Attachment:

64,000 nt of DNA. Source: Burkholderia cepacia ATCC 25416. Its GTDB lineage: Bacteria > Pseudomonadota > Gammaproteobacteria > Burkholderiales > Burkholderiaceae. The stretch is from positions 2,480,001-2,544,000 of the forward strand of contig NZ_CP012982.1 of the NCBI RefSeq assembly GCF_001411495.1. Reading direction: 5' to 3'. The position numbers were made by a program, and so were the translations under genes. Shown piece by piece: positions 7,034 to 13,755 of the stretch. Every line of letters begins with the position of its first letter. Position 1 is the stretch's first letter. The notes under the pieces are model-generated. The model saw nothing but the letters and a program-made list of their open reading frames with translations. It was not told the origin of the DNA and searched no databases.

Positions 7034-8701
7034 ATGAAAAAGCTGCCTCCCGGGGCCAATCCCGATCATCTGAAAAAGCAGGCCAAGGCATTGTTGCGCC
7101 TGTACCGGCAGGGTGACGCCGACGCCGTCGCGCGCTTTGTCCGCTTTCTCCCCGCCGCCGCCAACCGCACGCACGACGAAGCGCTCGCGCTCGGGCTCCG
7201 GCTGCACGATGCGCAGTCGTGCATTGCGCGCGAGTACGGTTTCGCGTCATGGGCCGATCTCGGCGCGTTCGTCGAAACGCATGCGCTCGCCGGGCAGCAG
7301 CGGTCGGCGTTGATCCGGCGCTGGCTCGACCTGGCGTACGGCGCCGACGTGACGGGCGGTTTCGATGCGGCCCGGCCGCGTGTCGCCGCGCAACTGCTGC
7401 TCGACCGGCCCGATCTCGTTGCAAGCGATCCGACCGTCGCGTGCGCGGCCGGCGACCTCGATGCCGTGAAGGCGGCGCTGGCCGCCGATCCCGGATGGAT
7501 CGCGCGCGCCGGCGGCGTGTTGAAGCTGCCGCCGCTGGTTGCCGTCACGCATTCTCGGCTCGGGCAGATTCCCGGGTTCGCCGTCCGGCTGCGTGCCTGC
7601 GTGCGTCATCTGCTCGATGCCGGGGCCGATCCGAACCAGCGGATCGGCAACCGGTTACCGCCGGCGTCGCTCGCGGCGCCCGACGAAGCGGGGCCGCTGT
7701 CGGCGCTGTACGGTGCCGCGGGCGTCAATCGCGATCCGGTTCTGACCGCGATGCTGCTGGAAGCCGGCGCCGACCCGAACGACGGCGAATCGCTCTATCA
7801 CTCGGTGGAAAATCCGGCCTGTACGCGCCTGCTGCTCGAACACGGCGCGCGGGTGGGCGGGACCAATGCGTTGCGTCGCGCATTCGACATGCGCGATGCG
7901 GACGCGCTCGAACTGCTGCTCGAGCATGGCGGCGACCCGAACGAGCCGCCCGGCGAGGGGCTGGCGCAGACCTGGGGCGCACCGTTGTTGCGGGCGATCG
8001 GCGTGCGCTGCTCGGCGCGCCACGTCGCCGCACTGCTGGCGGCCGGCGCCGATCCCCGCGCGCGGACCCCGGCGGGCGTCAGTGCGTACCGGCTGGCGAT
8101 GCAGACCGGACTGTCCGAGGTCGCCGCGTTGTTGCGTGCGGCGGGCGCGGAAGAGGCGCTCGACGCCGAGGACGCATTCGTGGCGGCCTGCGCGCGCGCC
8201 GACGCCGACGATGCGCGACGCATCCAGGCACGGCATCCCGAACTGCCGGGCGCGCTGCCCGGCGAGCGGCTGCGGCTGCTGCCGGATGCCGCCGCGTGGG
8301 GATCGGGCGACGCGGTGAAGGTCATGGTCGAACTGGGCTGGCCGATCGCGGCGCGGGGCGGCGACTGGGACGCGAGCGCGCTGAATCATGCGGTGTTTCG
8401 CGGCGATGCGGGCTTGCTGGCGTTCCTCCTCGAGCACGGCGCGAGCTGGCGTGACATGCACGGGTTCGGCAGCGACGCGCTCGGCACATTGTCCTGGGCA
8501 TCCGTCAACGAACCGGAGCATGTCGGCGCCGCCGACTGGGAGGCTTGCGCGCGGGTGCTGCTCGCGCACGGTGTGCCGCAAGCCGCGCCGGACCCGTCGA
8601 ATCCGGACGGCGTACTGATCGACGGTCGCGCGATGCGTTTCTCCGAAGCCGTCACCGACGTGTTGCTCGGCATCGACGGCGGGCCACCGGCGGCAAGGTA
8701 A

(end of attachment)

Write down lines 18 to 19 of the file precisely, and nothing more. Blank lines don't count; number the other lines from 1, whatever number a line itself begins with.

8501 TCCGTCAACGAACCGGAGCATGTCGGCGCCGCCGACTGGGAGGCTTGCGCGCGGGTGCTGCTCGCGCACGGTGTGCCGCAAGCCGCGCCGGACCCGTCGA
8601 ATCCGGACGGCGTACTGATCGACGGTCGCGCGATGCGTTTCTCCGAAGCCGTCACCGACGTGTTGCTCGGCATCGACGGCGGGCCACCGGCGGCAAGGTA